A Massachusetts appeals court ruled that a church treasurer was without legal authority to sign a real estate sales contract for the sale of church property.
The treasurer (who also was a member of the church board) was the only person to sign the contract on behalf of the church. She signed her name without any reference to her official or representative capacity. The church constitution specified that sales of church property had to be authorized by the church board. However, the board never authorized the sale in question. The church refused to honor the contract, and the buyer filed a lawsuit seeking a court order compelling the church to comply.
A trial court ruled in favor of the church, and the buyer appealed. The appeals court affirmed the trial court's decision on the basis of two considerations. First, the buyer had been negligent in not making a sufficient inquiry into the authority of the treasurer to unilaterally sign contracts. The court observed: "[T]he purchaser made inquiry only of the [real estate] broker and accepted his assurance of authority. Customary evidence of authority to act on behalf of a corporation, such as a clerk's certificate of vote, was never sought, and had the [purchaser] done so, he would have found, as the [trial] judge found, that no other officer or director of the corporation was ever aware of the transaction. The [trial] judge was correct in concluding that [the treasurer] had not been granted authority to sign the agreement."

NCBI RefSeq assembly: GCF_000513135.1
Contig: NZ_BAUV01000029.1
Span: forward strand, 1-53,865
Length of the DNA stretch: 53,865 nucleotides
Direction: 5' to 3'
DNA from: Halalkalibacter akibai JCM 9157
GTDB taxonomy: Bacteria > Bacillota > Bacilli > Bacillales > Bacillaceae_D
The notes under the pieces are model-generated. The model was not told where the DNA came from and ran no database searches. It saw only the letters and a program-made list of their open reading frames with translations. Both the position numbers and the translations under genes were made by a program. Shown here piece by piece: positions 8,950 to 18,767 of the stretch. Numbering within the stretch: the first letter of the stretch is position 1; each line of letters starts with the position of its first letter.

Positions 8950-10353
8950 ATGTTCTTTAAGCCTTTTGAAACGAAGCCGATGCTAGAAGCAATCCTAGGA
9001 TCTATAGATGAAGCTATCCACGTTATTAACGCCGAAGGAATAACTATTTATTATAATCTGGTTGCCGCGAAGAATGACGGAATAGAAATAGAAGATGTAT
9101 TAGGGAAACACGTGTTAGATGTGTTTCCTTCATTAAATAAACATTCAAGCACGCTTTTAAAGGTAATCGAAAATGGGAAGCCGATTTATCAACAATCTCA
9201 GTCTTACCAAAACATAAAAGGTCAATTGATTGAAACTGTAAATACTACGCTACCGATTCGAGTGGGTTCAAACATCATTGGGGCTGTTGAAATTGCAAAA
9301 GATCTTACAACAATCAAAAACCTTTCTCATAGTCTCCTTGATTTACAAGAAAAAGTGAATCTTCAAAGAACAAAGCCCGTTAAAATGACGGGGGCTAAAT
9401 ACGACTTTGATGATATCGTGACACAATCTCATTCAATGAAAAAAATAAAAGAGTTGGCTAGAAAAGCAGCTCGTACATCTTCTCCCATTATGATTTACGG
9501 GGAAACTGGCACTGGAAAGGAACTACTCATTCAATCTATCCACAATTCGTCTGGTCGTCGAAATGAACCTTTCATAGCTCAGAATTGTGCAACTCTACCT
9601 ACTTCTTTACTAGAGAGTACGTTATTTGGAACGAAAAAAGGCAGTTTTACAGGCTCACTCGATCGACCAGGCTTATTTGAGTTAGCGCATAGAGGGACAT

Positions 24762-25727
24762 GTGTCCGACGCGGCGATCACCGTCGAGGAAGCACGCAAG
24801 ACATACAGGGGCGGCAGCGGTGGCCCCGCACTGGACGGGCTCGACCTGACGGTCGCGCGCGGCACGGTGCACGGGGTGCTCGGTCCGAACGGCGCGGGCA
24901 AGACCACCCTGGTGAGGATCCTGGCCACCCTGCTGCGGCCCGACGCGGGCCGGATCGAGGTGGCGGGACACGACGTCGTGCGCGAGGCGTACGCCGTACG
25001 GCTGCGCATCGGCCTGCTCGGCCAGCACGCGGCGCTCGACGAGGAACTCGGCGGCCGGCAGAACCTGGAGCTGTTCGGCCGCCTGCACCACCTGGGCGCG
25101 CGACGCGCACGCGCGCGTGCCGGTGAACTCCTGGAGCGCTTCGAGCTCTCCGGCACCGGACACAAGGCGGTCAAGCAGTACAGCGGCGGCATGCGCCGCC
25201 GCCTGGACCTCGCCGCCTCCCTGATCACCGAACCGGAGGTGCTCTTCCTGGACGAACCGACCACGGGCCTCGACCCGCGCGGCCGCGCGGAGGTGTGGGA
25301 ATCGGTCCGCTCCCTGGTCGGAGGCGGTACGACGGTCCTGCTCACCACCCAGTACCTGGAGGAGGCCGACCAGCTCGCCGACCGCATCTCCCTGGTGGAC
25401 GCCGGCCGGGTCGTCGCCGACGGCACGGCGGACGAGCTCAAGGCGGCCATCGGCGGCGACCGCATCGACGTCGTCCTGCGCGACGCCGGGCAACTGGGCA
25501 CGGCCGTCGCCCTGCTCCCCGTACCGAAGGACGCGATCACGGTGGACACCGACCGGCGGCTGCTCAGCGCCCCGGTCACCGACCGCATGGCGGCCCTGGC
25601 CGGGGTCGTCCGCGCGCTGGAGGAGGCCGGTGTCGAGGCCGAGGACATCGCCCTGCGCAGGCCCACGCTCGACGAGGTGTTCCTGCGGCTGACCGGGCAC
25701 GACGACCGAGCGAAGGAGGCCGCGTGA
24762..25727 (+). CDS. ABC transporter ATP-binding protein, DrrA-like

Second, the court concluded that a treasurer has no legal authority to sign contracts unilaterally on behalf of a church corporation. The court noted that the treasurer "was not authorized to sign the agreement by virtue of her office as treasurer. The power of an officer of a charitable corporation to bind the corporation is narrowly construed in Massachusetts, and it most certainly does not extend to agreements to dispose of real estate owned by the corporation …." The court also rejected the buyer's argument that the treasurer had "apparent authority" to sign the contract on behalf of the church.
Apparent authority exists whenever a corporation leads others to believe that a particular individual is authorized to execute contracts on behalf of the corporation when in fact no such authority exists. The court, in rejecting the application of the apparent authority doctrine in this case, noted that "where the sale of corporate real estate is outside the scope of the corporation's usual activity, the doctrine of apparent authority does not apply.
The constitution of this corporation recites the 'nature and end of the congregation' to be 'the perfection of the love of God and man,' and that the congregation is to minister 'to the needs of contemporary society in domestic and foreign missions through Christian education, health care services, spiritual and corporal works of mercy.' These purposes and activities are obviously unrelated to the sale of real estate."
As a result, the court refused to order the church to honor the real estate contract. Of course, a church treasurer who signs a legal document without authorization may be personally liable for the debt or obligation if the church does not agree to honor the transaction.
What this means for churches
Church officers and directors should never sign contracts or other legal documents on behalf of a church unless (1) they clearly are authorized to do so by the church charter, bylaws, or a resolution of the church board or membership, and (2) they sign in a "representative" capacity (i.e., indicating that they are signing on behalf of the church). Biscegelia v. Bernadine Sisters, 560 N.E.2d 567 (Mass. App. 1990). [PCL8G3]